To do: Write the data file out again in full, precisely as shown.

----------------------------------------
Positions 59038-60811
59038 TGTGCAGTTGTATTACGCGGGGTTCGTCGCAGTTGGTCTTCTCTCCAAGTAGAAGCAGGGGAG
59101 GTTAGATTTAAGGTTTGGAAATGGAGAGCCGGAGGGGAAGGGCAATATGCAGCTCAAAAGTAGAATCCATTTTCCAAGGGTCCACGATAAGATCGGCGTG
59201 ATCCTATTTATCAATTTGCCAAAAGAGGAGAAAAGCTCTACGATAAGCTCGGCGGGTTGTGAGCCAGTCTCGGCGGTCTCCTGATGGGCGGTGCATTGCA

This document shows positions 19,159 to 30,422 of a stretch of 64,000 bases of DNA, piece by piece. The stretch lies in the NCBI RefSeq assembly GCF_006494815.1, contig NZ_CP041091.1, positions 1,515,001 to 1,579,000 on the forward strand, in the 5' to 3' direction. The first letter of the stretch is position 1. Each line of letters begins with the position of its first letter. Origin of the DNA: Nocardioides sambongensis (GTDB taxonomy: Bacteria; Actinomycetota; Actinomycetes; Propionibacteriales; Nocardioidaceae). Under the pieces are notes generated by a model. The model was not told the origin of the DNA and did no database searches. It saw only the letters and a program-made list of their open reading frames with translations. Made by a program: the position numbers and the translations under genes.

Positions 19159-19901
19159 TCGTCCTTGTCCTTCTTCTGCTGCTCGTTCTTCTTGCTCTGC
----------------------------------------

Positions 59038-60811
59038 TGTGCAGTTGTATTACGCGGGGTTCGTCGCAGTTGGTCTTCTCTCCAAGTAGAAGCAGGGGAG
59101 GTTAGATTTAAGGTTTGGAAATGGAGAGCCGGAGGGGAAGGGCAATATGCAGCTCAAAAGTAGAATCCATTTTCCAAGGGTCCACGATAAGATCGGCGTG
59201 ATCCTATTTATCAATTTGCCAAAAGAGGAGAAAAGCTCTACGATAAGCTCGGCGGGTTGTGAGCCAGTCTCGGCGGTCTCCTGATGGGCGGTGCATTGCA

This document shows positions 19,159 to 30,422 of a stretch of 64,000 bases of DNA, piece by piece. The stretch lies in the NCBI RefSeq assembly GCF_006494815.1, contig NZ_CP041091.1, positions 1,515,001 to 1,579,000 on the forward strand, in the 5' to 3' direction. The first letter of the stretch is position 1. Each line of letters begins with the position of its first letter. Origin of the DNA: Nocardioides sambongensis (GTDB taxonomy: Bacteria; Actinomycetota; Actinomycetes; Propionibacteriales; Nocardioidaceae). Under the pieces are notes generated by a model. The model was not told the origin of the DNA and did no database searches. It saw only the letters and a program-made list of their open reading frames with translations. Made by a program: the position numbers and the translations under genes.

Positions 19159-19901
19159 TCGTCCTTGTCCTTCTTCTGCTGCTCGTTCTTCTTGCTCTGC